27 And at noon Elijah mocked them, saying, “Cry aloud, for he is a god. Either he is musing, or he is relieving himself, or he is on a journey, or perhaps he is asleep and must be awakened.” 28 And they cried aloud and cut themselves after their custom with swords and lances, until the blood gushed out upon them. 1 Kings 18:27-28

What does God want from humanity? It’s a question as old as time. Amongst the ancients, it was generally thought the gods were angry. The goal of “religion” – previous to Judaism and subsequently Christianity – was to appease the gods so they would leave you alone. In his thought provoking book, Destroyer of the Gods, Larry Hurtado suggests that before Judaism and Christianity, religion was seen as a set of ritual practices used to keep the gods at bay and to avoid offending them. Religious practices (altars, shrines, cultic-images) were designed to placate the deities or avoid them altogether. It would have been a foreign concept for an ancient person to worship a god out of adoration or affection. Love for God was unique to Judaism and then Christianity.

When Elijah encounters the prophets of Baal, we see this worldview clearly expressed. After Baal was silent for a time, the prophets of Baal “shouted louder and slashed themselves with swords and spears, as was their custom, until their blood flowed.” (1 Kings 18:28) The common belief (custom) among the prophets of Baal was that you had to injure yourself in order to get the gods to perform the way you wanted them to. The gods are angry, they are out for blood, and if you give them blood, they’ll give you what you want. One common theme that weaves its way through the majority of cultic religions is the gods’ desire for blood. While we may not literally cut ourselves to appease the gods, many have a tendency to place themselves under ‘gods’ that lead to their destruction. Think about the ways that the ‘gods’ of money, sex, and power make demands. The way they often ruin lives, lead to regrets and leave us longing. While our methodology may have changed, the reality that the gods cause destruction remains the same.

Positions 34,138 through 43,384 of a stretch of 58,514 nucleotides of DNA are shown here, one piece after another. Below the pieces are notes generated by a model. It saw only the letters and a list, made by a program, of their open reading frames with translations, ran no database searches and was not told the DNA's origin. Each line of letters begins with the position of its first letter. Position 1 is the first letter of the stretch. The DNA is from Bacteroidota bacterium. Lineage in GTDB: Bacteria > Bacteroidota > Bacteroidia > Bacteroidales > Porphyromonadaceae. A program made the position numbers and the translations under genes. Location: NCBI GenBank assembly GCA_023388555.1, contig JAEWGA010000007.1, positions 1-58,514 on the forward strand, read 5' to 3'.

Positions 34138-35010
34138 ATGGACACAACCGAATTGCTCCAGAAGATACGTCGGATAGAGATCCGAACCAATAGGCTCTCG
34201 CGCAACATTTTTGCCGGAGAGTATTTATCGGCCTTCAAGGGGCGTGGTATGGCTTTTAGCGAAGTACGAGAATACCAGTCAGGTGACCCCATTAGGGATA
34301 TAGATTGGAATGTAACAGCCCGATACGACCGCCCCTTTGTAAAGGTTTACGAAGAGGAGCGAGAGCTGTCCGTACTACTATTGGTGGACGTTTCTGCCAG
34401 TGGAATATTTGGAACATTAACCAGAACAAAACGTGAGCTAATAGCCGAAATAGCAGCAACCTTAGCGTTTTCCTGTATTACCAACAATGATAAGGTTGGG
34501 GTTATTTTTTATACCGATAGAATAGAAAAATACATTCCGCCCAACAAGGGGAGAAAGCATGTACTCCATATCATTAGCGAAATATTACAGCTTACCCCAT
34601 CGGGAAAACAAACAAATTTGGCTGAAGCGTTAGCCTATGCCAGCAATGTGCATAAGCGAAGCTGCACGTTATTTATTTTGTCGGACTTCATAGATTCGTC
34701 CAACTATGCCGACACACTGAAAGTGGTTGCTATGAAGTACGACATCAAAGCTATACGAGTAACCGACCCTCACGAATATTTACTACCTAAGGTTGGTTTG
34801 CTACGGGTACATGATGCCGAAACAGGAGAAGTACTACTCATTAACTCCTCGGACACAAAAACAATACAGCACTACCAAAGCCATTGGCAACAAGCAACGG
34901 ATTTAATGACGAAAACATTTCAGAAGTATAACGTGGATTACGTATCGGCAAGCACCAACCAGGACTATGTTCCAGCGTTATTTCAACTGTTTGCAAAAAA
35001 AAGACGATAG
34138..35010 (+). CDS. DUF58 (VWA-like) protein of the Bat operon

When we come to the Scriptures, we see a different type of God. Yahweh is not a God who demands our blood, but one who sheds his own blood on our behalf. He’s a God who provides a sacrifice rather than requiring us to become one ourselves or offering up our kids as blood offering (Jeremiah 19:5). He’s a God who calls for our love and affection – jealousy longing for our adoration and relationship to him. The God of the scriptures demands our devotion precisely because he wants us to walk in life, not in the shedding of our blood. Jesus stated this clearly, “The thief comes to steal, kill, and destroy, but I have come that you may have life and life to the full.” (John 10:10) If your view of Yahweh is one of a blood-thirsty god who will only be satisfied with your destruction, I have great news for you… you’re wrong! The view of God as a blood-thirsty, hard to please, angry deity can be hard to shake. Luckily, we have the accounts about Jesus’ life, death, and resurrection as our picture of what God is truly like. After all, Jesus is the exact representation of God’s glory! (Hebrews 1:3)

Take some time today and humbly bring yourself before God. Are there ways you have been destroying yourself? They may be signs to you that you’re bowing down to a lesser god, a god who wants your destruction. Confess and receive the forgiveness that flows from Calvary’s hill.

By Ryan Paulson 

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